GE's Immelt: U.S. manufacturing increasingly competitive  General Electric, the U.S.-based American engineering giant, has charged back from the depths of the recession, with its profit margins and earnings improving over the course of the past two years. According to a published report, the company expects its domestic manufacturing activity to expand this year.

The Chicago Tribune reports that even though global demand has helped to propel GE's growth over the past year or so, it expects its manufacturing footprint in the U.S. to continue to grow this year as "tremendous demand" builds for its industrial products, including its gas turbines, jet turbines and wind turbines.

The news comes amid reports from GE that more than 60 percent of its 2011 revenue is projected to come from abroad this year. GE chief executive Jeffrey Immelt, in an interview on Wednesday, said that the company expects to log more than $145 billion in revenue during its most recent fiscal year.

The increased efficiency of the U.S. manufacturing sector, along with rising commodity prices, have both helped to push down labor costs domestically, Immelt said while touring one of GE's factories in Greenville, South Carolina.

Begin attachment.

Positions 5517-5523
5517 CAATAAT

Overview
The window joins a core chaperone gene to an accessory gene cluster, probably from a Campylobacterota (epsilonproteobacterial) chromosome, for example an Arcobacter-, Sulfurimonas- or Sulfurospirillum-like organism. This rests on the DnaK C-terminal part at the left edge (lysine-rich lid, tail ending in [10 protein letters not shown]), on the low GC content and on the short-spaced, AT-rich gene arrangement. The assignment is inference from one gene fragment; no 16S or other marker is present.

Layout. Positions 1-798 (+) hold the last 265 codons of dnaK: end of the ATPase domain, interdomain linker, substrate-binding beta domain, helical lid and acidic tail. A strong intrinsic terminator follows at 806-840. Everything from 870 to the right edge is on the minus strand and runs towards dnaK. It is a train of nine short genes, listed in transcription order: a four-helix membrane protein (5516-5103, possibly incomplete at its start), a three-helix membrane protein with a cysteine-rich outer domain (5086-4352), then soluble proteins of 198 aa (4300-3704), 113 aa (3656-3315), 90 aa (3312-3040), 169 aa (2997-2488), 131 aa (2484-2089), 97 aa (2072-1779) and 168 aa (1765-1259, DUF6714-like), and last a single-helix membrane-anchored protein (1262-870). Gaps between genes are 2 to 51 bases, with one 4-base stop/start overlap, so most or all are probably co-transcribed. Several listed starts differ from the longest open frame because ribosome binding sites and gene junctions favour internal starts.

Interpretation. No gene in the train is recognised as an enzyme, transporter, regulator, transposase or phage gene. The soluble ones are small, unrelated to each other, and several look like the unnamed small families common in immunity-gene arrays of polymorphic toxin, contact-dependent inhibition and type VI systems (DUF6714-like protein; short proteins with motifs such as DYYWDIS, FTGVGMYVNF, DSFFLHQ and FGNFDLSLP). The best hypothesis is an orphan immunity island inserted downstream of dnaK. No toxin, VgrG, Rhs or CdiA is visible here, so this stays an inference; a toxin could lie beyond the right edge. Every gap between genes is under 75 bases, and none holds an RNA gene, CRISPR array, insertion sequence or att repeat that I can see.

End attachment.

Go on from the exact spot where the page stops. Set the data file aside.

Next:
"Having a great workforce like we do can make your products higher-quality, lower-cost, more productive," he said. "In the end the amount of money we have in materials out there dwarfs the amount we have in labor."

Immelt also said that GE plans to actively increase its strategic sourcing of materials as it works to circumvent soaring commodity prices. GE expects the global wind turbine market to grow next year and it is working to augment its production of nacelles and other components used in wind farms, the MIT Technology Review reports.

Illustrating just how competitive the U.S. manufacturing sector is, Immelt said that labor costs accounted for only 10 to 20 percent of the total cost of heavy equipment like wind turbines and engines produced domestically. The factory in South Carolina he was touring this week is currently in the midst of producing 600,000-pound wind turbines that are a part of a $3 billion order form the Iraq government.

The business cost reductions that GE has witnessed in the U.S. have helped it to free up money to hire an additional 125 workers at its Greenville plant, Immelt said. Since 2009, the company has added more than 6,500 workers to its manufacturing operations. 
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